COVID-19 and its implications on the condition and maintenance of highways in the UK
As this is a fast moving topic, please note that this article is current as at 29/04/20. For further information, please contact Mandy Williams.
As the current pandemic continues to evolve it gives rise to issues of highway network safety, which allows for the possibility of claims that may arise due to the condition of the highway. At this time, the biggest risk in highway claims is going to be the courts consideration of any interim highway policies.
The highway authority (HA) has a statutory duty to maintain the highway. COVID-19 does not change these responsibilities and a HA must act reasonably to ensure the highway is not dangerous.
In addition, the Well-Managed Highway Infrastructure – A Code of Practice (the Code) assists HAs in all matters of highway maintenance, allowing highway inspectors to dynamically assess each defect and use their discretion. The Code confirms that highways should be classified due to their current and expected use, their resilience, and local economic and social factors. Such classification uses local knowledge to determine how often highways should be inspected, which is likely to have changed due to current travel restrictions reducing usage in certain areas, such as town centres. The highway inspectors discretion can also apply to the priority placed on repairs, having regard to the dangerousness of the damage and the likely impact on any delay in carrying out the necessary repairs, which again, will have altered due to the current usage of highways.
A vital component of the Code is collaboration with neighbouring authorities, which is of particular importance in developing the classification of highways. However, collaboration may not have been possible at this current time due to the speed in which interim policies had to be implemented. The impact of failing to do this could have an effect on claims if, for example, neighbouring authorities, who share the same highway, have different interim policies. As the current situation is fluid and the interim policy will be regularly reviewed, consideration should now be given to collaboration.
Should any future claims be presented, allocation of resources by itself is unlikely to be a defence, however we are in extraordinary times and allocation of resources should be measured alongside other issues, such as a depleted workforce and delays in the supply chain for materials.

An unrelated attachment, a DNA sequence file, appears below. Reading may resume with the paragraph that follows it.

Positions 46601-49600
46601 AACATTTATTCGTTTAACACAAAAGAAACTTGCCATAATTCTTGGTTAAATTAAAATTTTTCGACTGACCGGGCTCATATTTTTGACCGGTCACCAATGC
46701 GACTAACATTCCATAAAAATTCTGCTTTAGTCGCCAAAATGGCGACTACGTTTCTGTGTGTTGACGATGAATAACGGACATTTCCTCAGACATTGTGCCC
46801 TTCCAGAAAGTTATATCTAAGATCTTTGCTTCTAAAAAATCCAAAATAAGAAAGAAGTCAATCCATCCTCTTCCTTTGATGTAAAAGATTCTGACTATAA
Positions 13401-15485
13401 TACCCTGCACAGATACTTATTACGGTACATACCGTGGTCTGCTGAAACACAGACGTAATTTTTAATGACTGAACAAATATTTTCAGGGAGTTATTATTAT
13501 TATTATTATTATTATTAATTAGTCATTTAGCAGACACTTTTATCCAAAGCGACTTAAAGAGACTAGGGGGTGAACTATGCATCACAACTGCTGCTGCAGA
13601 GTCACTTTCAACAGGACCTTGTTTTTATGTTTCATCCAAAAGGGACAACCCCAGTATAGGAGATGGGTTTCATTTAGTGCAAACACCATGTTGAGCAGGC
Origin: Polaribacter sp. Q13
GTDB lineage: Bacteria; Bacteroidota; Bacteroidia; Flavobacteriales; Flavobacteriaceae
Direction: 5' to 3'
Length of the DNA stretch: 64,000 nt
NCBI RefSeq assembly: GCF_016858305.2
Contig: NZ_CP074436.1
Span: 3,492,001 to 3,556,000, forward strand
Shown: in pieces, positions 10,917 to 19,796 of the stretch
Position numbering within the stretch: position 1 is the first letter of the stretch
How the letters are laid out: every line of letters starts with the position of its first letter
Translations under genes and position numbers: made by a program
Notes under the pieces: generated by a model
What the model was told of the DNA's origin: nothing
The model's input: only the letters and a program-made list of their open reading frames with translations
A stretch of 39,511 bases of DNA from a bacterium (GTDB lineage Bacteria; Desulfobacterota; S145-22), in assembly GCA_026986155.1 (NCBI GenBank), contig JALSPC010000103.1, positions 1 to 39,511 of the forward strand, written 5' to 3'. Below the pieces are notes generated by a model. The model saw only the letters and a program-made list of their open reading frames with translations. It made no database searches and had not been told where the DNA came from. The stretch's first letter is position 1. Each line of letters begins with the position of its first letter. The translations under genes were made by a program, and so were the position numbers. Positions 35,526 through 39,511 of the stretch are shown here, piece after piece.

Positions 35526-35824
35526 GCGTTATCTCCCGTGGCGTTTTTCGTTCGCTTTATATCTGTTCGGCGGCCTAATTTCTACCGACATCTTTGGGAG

It is essential that you retain documented interim policies. Justification of the change in policy will be important to demonstrate it’s not just a ‘blanket’ policy but that there has been considered reasoning as to why, for example, no driven inspections are being carried out or why only urgent repairs are being undertaken. Highway operatives need to be told of these interim changes and be kept up to date. Highway inspectors are likely to be cross-examined on their dynamic risk assessment and therefore need to know the interim measures in place. Policies will need to be constantly reviewed as the fluid situation changes and moving forward during any phased return to normal life.
Many prospective claimants will have more time on their hands so there is the potential for more claims, but given the reduced highway usage, we expect claims to reduce. On the flip side however, is the potential for more employer’s liability claims being brought by highway operatives as a result of infection and overwork leading to psychological or physical injury.
Network safety still remains important to ensure roads remain open for key workers, the emergency services, delivery drivers and utility companies, and yet COVID-19 has had a particular impact on the way in which highway inspections and repairs are being carried out and many HAs have interim policies in place whilst priorities change.
Changes to the usual inspection and repair policies is reasonable during the outbreak, provided your decision-making process is considered and documented. The Code will assist with this and particularly in implementing levels of service appropriate to the circumstances. Looking to the future, consideration will need to be given to new ways of assessing the highway network, through such things as video capture technology.
Related item: Guidance: COVID-19 and employers’ liability claims